Compare any two graphics cards:
GeForce GTX 560 vs Geforce GTX 760
IntroThe GeForce GTX 560 makes use of a 40 nm design. nVidia has clocked the core frequency at 810 MHz. The GDDR5 memory works at a frequency of 1001 MHz on this card. It features 336 SPUs along with 56 TAUs and 32 Rasterization Operator Units.
Compare all of that to the Geforce GTX 760, which comes with a clock speed of 980 MHz and a GDDR5 memory frequency of 1502 MHz. It also makes use of a 256-bit bus, and uses a 28 nm design. It is comprised of 1152 SPUs, 96 Texture Address Units, and 32 ROPs.
Power Usage and Theoretical Benchmarks
Power Consumption (Max TDP)
The Geforce GTX 760 should in theory be much faster than the GeForce GTX 560 overall. (explain)
Texel RateThe Geforce GTX 760 is quite a bit (about 107%) faster with regards to AF than the GeForce GTX 560. (explain)
Pixel RateIf using high levels of AA is important to you, then the Geforce GTX 760 is a better choice, by far. (explain)
Please note that the above 'benchmarks' are all just theoretical - the results were calculated based on the card's specifications, and real-world performance may (and probably will) vary at least a bit.
Please note that the price comparisons are based on search keywords - sometimes it might show cards with very similar names that are not exactly the same as the one chosen in the comparison. We do try to filter out the wrong results as best we can, though.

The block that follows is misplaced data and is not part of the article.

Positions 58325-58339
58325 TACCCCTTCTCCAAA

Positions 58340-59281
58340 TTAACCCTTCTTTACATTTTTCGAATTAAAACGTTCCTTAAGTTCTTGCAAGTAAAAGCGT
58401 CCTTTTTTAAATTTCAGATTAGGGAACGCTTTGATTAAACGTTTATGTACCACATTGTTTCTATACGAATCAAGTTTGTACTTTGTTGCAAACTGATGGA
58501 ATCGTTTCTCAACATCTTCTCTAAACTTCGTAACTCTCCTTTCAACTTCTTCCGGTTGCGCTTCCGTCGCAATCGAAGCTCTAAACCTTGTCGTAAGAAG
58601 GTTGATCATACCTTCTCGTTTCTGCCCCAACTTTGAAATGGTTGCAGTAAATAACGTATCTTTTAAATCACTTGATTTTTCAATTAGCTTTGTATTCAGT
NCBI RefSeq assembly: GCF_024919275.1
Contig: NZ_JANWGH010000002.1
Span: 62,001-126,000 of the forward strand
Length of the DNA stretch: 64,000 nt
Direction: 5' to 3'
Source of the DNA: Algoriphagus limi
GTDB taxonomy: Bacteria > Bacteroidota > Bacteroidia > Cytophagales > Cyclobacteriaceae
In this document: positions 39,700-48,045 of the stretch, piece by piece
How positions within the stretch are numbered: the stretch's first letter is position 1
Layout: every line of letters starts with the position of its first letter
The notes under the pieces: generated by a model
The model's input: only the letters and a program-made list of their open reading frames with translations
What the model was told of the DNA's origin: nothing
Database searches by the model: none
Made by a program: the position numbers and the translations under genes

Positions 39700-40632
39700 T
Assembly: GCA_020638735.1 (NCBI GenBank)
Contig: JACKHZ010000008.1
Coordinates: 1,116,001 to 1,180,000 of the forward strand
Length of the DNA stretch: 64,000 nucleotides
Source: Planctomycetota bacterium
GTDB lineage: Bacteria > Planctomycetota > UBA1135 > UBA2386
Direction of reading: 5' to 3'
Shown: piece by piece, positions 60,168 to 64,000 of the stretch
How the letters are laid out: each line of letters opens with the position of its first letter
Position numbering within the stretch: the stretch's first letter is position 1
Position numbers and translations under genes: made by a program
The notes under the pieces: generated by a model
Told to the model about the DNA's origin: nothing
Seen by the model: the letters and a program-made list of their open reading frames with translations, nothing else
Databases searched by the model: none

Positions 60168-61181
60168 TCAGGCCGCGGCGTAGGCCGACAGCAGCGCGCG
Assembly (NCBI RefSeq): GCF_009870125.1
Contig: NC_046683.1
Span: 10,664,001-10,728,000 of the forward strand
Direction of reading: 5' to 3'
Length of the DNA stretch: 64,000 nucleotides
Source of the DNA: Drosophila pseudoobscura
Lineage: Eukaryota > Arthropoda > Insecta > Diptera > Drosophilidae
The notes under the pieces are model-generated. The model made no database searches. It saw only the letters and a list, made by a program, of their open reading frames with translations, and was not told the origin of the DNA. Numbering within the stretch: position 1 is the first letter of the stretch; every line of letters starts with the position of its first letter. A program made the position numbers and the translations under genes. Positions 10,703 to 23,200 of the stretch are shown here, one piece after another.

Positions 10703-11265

Memory Bandwidth: Memory bandwidth is the max amount of data (measured in MB per second) that can be transferred past the external memory interface within a second. It is calculated by multiplying the bus width by its memory speed. If it uses DDR type RAM, it should be multiplied by 2 again. If DDR5, multiply by ANOTHER 2x. The better the memory bandwidth, the faster the card will be in general. It especially helps with anti-aliasing, HDR and high resolutions.
Texel Rate: Texel rate is the maximum number of texture map elements (texels) that are processed in one second. This is worked out by multiplying the total amount of texture units by the core clock speed of the chip. The better the texel rate, the better the video card will be at texture filtering (anisotropic filtering - AF). It is measured in millions of texels in a second.
Pixel Rate: Pixel rate is the most pixels that the graphics chip could possibly write to its local memory in a second - measured in millions of pixels per second. The number is calculated by multiplying the amount of Raster Operations Pipelines by the the core clock speed. ROPs (Raster Operations Pipelines - also sometimes called Render Output Units) are responsible for outputting the pixels (image) to the screen. The actual pixel output rate also depends on many other factors, especially the memory bandwidth - the lower the memory bandwidth is, the lower the ability to reach the maximum fill rate.